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Intermodal Marketing Companies (IMCs) play an essential role in today’s supply chains – helping shippers access the cost-cutting, carbon-reducing benefits of rail transportation. But one of the purported strengths of IMCs is also their Achilles heel – control of the first and last mile of intermodal shipments.

Let’s dig into this question of IMC value.

Shippers can access rail capacity, directly or indirectly, through thousands of different brokers and asset- and non-asset-based IMCs. So, it’s hard to differentiate based on access to capacity. And once shipments are on the rails, performance and visibility are in the hands of the rail carrier. Therefore, an IMC’s value centers more around overall coordination, and particularly controlling that first and last mile – the most important parts of any shipment.

With this control comes an expectation from intermodal shippers: “Monitor my shipments and let me know immediately if milestones are missed or threatened.”

But IMCs struggle to deliver on what is really their core promise: real-time oversight and communication.

The dirty little secret in intermodal freight is the low-tech and highly inefficient methods IMCs use to accomplish this so-called “control” of intermodal drayage moves. Specifically, when shippers want to know “where’s my container?” most IMCs reach for the telephone to get an update from the carrier. That begins a game of telephone tag between IMC, carrier and driver that (at some point) results in an answer to the shipper’s question – but the accuracy of that answer is suspect and it’s certainly not real time.

Current ways of tracking intermodal drayage moves don’t work, and here’s why

1) They don’t give shippers what they want.

Shippers want to know when the container hits the yard, when it leaves, and when it will arrive at their facility. And if there’s a glitch that threatens their supply lines, they want to know immediately so they can trigger potential fixes. The manual nature of tracking that IMCs use today makes it near impossible to meet this expectation. Consequently, it often happens that shippers call the IMC wondering why their container was late or didn’t show up at all.

Yes, they know before the IMC! This completely undermines the IMC’s promised value of real time oversight and communication.

2) Shippers are being conditioned to expect more.

These days you wouldn’t call your bank to learn your account balance. So why would you rely on phone calls and emails to check shipment status in an era when technology can do that for you?  When it comes to intermodal freight, there’s no good answer, other than “it’s the way we’ve always done it.” But as shippers experience the benefits of real-time tracking with their OTR shipments, they are becoming less patient with the old-school ways of working that, up until now, have been accepted in intermodal freight.

3) IMCs can’t afford it.

For front-line brokers, a good part of their week is spent chasing carriers for updates and shipping documents. That’s not exactly value-added work, but IMCs are paying for it just the same. The more time it takes an IMC to manage a single shipment, the fewer loads (and revenue) the business can manage without hiring more people and driving up overhead. Technology exists that allows IMCs to drastically improve productivity and profit, but it requires changing processes that have decades of inertia behind them.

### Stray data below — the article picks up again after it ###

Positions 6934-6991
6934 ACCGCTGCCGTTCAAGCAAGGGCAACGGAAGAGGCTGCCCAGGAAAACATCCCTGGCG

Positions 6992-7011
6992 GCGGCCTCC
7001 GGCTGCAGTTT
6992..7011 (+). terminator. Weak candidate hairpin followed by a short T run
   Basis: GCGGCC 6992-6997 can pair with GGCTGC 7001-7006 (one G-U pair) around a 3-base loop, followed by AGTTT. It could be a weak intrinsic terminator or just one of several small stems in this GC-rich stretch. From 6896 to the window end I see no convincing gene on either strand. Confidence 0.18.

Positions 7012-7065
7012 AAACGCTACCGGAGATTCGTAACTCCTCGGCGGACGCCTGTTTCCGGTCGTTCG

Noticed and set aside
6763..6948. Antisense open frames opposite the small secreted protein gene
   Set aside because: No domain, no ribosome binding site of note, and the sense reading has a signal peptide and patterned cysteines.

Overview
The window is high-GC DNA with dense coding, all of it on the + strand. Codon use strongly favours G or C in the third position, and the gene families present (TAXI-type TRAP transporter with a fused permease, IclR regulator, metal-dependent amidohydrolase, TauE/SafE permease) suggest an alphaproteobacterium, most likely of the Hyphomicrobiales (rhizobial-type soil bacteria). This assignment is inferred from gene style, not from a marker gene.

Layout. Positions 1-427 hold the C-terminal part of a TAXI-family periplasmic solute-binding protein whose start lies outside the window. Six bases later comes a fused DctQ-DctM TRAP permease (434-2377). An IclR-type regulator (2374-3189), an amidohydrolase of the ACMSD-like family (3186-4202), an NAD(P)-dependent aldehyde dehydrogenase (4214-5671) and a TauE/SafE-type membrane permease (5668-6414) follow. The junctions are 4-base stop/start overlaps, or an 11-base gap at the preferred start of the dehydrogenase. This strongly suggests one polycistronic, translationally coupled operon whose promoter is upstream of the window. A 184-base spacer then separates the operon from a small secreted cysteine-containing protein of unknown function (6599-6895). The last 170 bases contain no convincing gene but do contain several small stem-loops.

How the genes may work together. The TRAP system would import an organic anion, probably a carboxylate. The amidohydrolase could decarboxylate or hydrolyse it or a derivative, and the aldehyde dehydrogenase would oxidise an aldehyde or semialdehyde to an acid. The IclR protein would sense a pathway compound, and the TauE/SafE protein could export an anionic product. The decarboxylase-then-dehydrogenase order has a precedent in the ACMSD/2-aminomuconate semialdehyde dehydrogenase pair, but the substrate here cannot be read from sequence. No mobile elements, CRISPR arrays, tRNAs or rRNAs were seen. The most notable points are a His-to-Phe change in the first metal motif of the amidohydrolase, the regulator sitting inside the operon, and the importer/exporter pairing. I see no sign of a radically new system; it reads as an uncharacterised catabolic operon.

Technology offers a solution

Venture funds are pouring billions of dollars into FreightTech startups, but little of it has been aimed at the intermodal freight industry, where it’s arguably needed most.

The exception is DrayNow’s real-time marketplace connecting intermodal freight with reliable carriers.  Most loads posted to the marketplace are accepted by carriers within 7 minutes, and 99 percent are accepted within 15 minutes.

While many of the new, venture capital-funded freight marketplaces threaten to disintermediate middlemen in the freight management process, DrayNow seeks to enable, not displace, IMCs by giving them a more efficient management platform for intermodal freight.

Rather than having to build or buy visibility tools, IMC’s can tap into an existing platform to deliver on their value proposition to shippers of real-time oversight and communication.

The fast-growing DrayNow carrier base is up to 2,500. Once drivers download the DrayNow app to their phones, their locations are tracked and traced through the app and they are required to log milestones and complete all relevant paperwork along the way. All data and documents are immediately visible on the platform for IMCs to see.

Want to know exactly where the truck is? IMCs logged into DrayNow on their desktop can pinpoint the exact location on a map.

Perhaps an IMC prefers more of an “exception management” approach that, at a glance, shows shipments that are on time, need checking, or are in danger of missing a milestone. On the right is a demonstration of what they would see on the platform.

The future of intermodal marketing companies

Intermodal marketing companies are vital to the efficient operation of intermodal supply chains. Rail carriers will continue to rely on intermediaries to directly manage contracts with rail shippers.

But among IMCs, there will be winners and losers.

The winners will be tech-enabled IMCs who truly deliver on the core IMC value proposition of real-time oversight and communication.That’s just not possible for those who continue to cling to the low-tech ways of working that characterize today’s intermodal freight industry.

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